Freshwater wetlands are considered to be one of the most important natural resources. They provide food, fuel, store and filter water, buffer against flooding and, store carbon. Wetlands are also important sites of recreation, allowing people to get in touch with nature. They also preserve important archaeological records such as organic materials and paleo-environmental deposits.
Over the past 1000 years, wetland habitats have been drained, developed on or polluted leading to a 90% loss of wetland area. Over the past 50 years, more than 100,000 wetland archaeological sites have also been damaged or lost. The dramatic loss of wetlands can be seen in the below maps.
As a consequence of habitat loss, wildlife and ecosystem services have declined or been lost. The majority of fragmented and diminished wetlands currently within the UK’s are also in poor condition.
In 2008 English Heritage, the Environment Agency, Natural England, the RSPB and the Wildlife Trust published “A 50-year vision for wetlands”. This document outlines the aims and objectives these organisations wish to achieve in order to preserve, enhance and restore England’s wetlands to maintain wildlife and historic records whilst benefiting society. Locations where this is considered possible are shown in map 3.
To achieve this vision, regional support is needed as local knowledge and thoughts are vital for the success of such large aims. The Fens were once England’s largest wetland, but over 97% of wetland habitats have been lost within the region. Therefore, a great deal of effort is needed to maintain surviving sites and restore others. This is already being put into practice through projects such as the Hanson-RSPB wetland project at Ouse Fen which will not only benefit the area but also contribute considerably to the Wetland Vision’s desire to double the area of reedbeds in England. Additional local involvement will be achieved through the Fens for the Future Partnership. Their strategic plan will ensure that “the visions for wetlands” is implemented within this region through its own targets.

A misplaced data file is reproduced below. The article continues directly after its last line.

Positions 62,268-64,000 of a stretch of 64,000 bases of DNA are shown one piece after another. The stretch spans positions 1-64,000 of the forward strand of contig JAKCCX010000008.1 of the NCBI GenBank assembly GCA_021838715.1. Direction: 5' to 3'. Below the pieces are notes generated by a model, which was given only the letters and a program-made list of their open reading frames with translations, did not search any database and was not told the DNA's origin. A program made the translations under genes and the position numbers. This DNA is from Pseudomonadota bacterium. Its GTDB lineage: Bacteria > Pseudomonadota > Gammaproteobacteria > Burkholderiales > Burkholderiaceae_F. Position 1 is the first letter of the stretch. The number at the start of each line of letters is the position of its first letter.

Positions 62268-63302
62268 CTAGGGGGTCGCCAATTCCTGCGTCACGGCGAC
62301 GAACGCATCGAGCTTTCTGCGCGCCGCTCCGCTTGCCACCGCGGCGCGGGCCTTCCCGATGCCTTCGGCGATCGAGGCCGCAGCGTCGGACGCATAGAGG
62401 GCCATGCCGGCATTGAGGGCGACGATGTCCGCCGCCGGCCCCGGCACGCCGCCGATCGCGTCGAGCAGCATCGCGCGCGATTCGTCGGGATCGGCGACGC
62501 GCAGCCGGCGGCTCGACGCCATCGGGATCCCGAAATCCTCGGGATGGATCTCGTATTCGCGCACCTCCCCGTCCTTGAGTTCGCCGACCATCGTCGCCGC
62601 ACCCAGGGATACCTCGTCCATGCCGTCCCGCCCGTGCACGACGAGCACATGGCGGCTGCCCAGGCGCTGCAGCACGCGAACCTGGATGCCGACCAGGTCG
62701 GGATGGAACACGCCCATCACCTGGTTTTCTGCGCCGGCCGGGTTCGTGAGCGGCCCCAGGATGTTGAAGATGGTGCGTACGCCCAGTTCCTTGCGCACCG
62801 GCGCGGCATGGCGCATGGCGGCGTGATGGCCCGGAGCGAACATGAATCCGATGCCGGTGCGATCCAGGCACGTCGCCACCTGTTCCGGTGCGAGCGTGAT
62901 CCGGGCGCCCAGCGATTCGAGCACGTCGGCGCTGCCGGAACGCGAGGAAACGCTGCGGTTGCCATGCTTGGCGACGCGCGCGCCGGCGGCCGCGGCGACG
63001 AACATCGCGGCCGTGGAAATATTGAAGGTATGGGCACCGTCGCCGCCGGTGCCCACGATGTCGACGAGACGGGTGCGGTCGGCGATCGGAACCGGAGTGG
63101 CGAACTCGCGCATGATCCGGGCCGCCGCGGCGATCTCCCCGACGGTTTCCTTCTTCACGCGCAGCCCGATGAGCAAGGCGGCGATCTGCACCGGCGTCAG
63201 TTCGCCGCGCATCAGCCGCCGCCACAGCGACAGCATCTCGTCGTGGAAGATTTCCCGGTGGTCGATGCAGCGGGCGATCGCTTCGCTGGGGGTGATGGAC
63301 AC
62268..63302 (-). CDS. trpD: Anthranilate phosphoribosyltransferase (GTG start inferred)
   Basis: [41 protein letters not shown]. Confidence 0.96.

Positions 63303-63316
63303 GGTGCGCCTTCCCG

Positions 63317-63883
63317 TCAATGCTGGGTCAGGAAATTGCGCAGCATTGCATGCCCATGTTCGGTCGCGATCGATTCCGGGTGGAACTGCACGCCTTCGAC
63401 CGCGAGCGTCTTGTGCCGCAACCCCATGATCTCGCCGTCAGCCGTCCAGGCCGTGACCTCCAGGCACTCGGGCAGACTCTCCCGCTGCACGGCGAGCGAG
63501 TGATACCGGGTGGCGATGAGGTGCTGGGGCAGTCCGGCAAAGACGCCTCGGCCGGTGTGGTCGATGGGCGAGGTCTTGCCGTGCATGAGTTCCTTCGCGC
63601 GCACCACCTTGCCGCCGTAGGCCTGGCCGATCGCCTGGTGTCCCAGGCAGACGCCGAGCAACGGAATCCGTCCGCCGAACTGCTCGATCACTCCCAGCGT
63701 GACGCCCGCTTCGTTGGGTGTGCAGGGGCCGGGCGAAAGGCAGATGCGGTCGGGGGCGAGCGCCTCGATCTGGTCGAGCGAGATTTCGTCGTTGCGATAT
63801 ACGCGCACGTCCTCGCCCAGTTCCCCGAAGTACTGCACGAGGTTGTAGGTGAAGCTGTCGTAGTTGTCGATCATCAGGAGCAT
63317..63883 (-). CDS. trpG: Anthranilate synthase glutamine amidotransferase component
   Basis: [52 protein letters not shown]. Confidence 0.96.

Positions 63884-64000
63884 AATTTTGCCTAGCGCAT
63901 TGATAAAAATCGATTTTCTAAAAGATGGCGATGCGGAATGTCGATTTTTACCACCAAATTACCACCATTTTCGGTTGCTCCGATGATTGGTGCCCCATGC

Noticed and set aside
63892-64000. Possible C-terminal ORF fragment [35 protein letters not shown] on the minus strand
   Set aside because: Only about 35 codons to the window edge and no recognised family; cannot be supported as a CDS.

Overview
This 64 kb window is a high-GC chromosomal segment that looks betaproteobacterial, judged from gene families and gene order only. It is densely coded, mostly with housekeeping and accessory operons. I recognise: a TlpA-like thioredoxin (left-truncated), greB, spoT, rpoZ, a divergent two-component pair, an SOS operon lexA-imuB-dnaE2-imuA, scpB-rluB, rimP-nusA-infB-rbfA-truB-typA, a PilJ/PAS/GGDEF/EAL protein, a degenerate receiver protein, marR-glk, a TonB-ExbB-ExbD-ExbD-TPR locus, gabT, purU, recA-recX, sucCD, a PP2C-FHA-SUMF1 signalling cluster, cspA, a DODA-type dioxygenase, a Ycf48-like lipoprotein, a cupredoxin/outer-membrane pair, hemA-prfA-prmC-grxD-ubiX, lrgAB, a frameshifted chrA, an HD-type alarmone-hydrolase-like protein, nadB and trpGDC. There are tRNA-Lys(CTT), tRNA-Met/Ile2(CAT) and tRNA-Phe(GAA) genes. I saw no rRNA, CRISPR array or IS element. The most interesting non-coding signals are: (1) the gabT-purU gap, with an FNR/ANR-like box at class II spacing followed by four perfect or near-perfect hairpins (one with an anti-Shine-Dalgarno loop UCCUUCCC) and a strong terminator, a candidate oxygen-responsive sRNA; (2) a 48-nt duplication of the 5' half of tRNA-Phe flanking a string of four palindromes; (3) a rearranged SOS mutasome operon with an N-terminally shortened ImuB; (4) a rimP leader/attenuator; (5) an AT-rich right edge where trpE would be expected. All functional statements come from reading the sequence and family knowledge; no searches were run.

The Great Ouse Wetland network is one of the UK’s most important wetlands at 3,000ha. The area is comprised of a network of wetland nature reserves including the well-established Welney and Ouse Washes nature reserves, and newer reserves such as Fen Drayton Lakes and Ouse Fen, as well as planned schemes at Sutton and Coveney. These sites are mostly owned by nature conservation organisations including the RSPB, WWT and WTBCN.
The Ouse Washes Landscape Partnership will further work on these aims as the scheme looks to encourage the local community to take part in conservation through projects such as “Giving Nature a Home at Fen Drayton”, “The Great Ouse Wetland Engagement project” and the “Barn Owl Recovery project” which will all be implemented with our partner organisations as part of the scheme’s delivery phase, which starts in 2014.